Finally, let me be clear about this: while the process that led to the resignations was flawed, I firmly believe that nothing improper occurred. US attorneys serve at the pleasure of the President. There is nothing improper in making a change for poor management, policy differences or questionable judgment or simply to have another qualified individual serve. I think we agree on that. I think we also agree on what would be improper. It would be improper to remove a US attorney to interfere with or influence a particular prosecution for partisan political gain. I did not do that. I would never do that. Nor, do I believe that anyone else in the department advocated the removal of a US attorney for such a purpose.
AMY GOODMAN: That was Attorney General Alberto Gonzales. Earlier, Judiciary chair, Senator Patrick Leahy of Vermont, gave his opening remarks.
SEN. PATRICK LEAHY: Today, the Department of Justice is experiencing a crisis of leadership, perhaps unrivalled during its 137-year history. There’s a growing scandal swirling around the dismissal and replacement of several prosecutors and persistent efforts to undermine and marginalize career lawyers in the civil rights division and elsewhere in the department. We heard disturbing reports that politics played a role in the growing number of cases. And I’ve warned for years against the lack of prosecutorial experience and judgment throughout the leadership ranks of the department. We’re seeing the results, amid rising crime and rampant war profiteering, abandonment of civil rights and voting rights enforcement efforts, and lack of accountability. It appears the Justice Department may be losing its way.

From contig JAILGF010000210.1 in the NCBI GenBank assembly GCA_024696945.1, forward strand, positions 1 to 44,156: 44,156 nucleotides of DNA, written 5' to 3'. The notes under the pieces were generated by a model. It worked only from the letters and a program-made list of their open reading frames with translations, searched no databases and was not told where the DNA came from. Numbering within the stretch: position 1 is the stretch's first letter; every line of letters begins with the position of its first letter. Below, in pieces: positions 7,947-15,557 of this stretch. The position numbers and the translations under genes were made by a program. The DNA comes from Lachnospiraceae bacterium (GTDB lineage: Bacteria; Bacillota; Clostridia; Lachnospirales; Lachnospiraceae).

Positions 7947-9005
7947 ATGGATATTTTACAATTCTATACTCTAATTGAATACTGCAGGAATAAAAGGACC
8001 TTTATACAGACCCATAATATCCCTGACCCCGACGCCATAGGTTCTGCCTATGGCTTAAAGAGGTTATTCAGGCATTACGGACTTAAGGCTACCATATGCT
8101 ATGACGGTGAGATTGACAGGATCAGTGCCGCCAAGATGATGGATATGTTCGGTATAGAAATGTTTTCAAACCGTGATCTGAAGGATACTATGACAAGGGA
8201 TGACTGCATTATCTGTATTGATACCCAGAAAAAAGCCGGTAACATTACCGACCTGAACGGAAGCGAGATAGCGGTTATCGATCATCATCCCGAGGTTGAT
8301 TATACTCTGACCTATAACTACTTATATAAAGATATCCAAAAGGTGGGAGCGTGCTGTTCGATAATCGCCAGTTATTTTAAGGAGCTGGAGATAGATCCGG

The Department of Justice should never be reduced to another political arm of the White House, this White House or any White House. The Department of Justice must be worthy of its name. The trust and confidence of the American people and federal law enforcement must be restored.
Since Attorney General Gonzales last appeared before this committee on January 18, we’ve heard sworn testimony from the former US attorneys forced from office and from his former chief of staff. Their testimony sharply contradicts the accounts of the plan to replace US attorneys that the Attorney General provided to this committee under oath — under oath — in January and to the American people during his March 13 press conference. One thing abundantly clear is if the phrase "performance-related" is to retain any meaning, that rationale should be withdrawn as the justification for the firing of David Iglesias, John McKay, Daniel Bogden, Paul Charlton, Carol Lam, and perhaps others. Indeed, the apparent reason for these terminations has a lot more to do with politics than performance. In his written testimony for this hearing, in his newspaper columns, the Attorney General makes the conclusory statement that nothing improper occurred. The truth is that these firings haven’t been explained, and there is mounting evidence of improper considerations and actions resulting in the dismissals.